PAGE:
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First drive: Kia Ceed 3 1.6 CRDi 136 DCT ISG car review

Kia Ceed


The Ceed marked a new chapter for Kia when it launched in 2006, as the first car to be built at the manufacturer’s first European factory.

It was also the first model to launch with Kia’s seven-year warranty and, with two models to follow (the Sportage and the Venga), it sets a template for the Korean manufacturer’s models aimed at European customers.

The second-generation Ceed, out in 2012, was a more complete package, with the stylish three-door Proceed adding a dash of dynamism to the range, alongside the standard five-door hatchback and practical SW estate.

These three models are undergoing changes for the 2016 model year, which might look subtle from the outside, but are nonetheless significant.

Kia says the C-sector, in which the Ceed competes, attracts some buyers downsizing from larger cars, who nowadays expect the more compact models to offer the comfort and technology they expect to find in the class above.

Kia has also paid attention to the appetite for sports-inspired equipment grades, particularly popular among premium-badge cars, such as BMW’s M Sport, Audi’s S  Line and Mercedes-Benz’s AMG Sport. The revised Ceed range will include a GT Line grade below the high-performance GT models and distinct from the existing 1, 2, 3 and 4 trim designations.

Kia has made a few changes to the Ceed’s chassis and steering to improve responsiveness and feel, and the difference is noticeable, if still a distance behind the most enjoyable cars to drive in this class.

The Ceed is now available with an optional ‘speed limit information function’, which uses a camera to identify speed limit signs and display them beside the speedometer and  on the navigation screen. Blindspot detection and rear cross traffic alert are also available as options, using sensors to monitor the side and rear of the Ceed for other vehicles  in the driver’s blind spots and give the driver a visual or audible alert.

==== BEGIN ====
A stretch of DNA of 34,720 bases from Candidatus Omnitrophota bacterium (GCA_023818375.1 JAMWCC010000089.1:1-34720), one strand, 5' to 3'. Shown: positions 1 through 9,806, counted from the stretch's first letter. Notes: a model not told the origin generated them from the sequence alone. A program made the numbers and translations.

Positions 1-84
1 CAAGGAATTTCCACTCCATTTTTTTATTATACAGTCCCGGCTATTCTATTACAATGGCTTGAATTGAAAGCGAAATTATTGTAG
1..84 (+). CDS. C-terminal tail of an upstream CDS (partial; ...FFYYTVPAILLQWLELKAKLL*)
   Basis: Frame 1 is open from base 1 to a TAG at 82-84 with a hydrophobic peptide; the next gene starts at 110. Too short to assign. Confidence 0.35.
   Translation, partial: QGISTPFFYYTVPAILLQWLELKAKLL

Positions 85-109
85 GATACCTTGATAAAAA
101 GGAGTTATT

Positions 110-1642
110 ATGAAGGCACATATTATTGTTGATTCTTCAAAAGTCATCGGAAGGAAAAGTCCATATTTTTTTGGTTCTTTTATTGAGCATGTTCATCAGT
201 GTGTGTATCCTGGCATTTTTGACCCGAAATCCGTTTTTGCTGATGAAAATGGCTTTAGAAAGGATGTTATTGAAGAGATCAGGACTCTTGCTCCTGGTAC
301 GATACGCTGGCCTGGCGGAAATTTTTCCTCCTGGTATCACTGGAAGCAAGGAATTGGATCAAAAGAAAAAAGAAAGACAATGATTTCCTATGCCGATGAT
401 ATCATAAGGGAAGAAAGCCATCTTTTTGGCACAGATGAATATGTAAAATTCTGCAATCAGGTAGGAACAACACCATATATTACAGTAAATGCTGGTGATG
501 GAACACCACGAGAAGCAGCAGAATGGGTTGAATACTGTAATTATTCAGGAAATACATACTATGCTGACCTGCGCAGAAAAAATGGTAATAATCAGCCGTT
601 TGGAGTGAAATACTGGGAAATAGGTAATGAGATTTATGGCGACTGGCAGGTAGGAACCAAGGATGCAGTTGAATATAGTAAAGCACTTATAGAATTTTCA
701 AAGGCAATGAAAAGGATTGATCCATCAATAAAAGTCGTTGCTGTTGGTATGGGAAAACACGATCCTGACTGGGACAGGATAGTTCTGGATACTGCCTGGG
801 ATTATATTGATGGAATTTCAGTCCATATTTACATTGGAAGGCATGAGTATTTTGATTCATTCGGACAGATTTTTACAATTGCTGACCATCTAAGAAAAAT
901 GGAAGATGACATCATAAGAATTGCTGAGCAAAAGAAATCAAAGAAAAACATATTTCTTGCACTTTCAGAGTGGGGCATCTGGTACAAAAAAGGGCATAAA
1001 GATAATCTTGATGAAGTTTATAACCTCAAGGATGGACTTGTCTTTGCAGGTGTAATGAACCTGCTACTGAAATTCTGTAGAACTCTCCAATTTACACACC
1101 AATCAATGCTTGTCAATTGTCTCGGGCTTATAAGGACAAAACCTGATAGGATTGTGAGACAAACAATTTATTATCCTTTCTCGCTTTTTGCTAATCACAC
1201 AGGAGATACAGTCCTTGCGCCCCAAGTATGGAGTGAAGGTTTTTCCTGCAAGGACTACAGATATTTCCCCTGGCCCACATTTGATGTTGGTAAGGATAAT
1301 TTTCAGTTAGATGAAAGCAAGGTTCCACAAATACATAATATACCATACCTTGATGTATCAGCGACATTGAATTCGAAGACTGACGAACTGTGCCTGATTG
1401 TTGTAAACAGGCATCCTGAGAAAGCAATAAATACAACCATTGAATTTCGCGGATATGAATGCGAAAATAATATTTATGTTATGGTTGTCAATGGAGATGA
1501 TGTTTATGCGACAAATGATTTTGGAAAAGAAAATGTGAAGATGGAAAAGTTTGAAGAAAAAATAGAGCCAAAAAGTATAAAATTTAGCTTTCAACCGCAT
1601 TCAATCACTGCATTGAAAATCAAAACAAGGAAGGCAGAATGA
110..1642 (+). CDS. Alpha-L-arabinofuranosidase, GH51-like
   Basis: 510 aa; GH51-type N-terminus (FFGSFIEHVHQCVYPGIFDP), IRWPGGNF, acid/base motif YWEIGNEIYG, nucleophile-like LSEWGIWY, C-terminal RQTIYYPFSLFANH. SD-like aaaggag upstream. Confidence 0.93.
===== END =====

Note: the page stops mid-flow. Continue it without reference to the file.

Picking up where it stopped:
There is also a parking assistance function available, where the car can be steered automatically into a parking space after detecting a place with sufficient room. No autonomous emergency braking, though. This is unlikely to appear on the Ceed until the next-generation model in 2018.

The new 1.0T will have limited appeal to most fleets, but is almost on a par with the 1.0-litre turbo-charged petrol engines available in the Ford Focus and Volkswagen Golf.

Our diesel, with the new seven-speed DCT automatic (technically a dual-clutch manual), is smooth and responsive. It also brings an enormous CO2 benefit compared with the outgoing six-speed torque converter automatic. Emissions for the 136hp diesel with this transmission and optional stop-start are rated at 109g/km, which is competitive with some of the best performers in the class.

CO2 emissions and fuel consumption data correct at time of writing. The latest figures are available in the Fleet News fuel cost calculator and the company car tax calculator.

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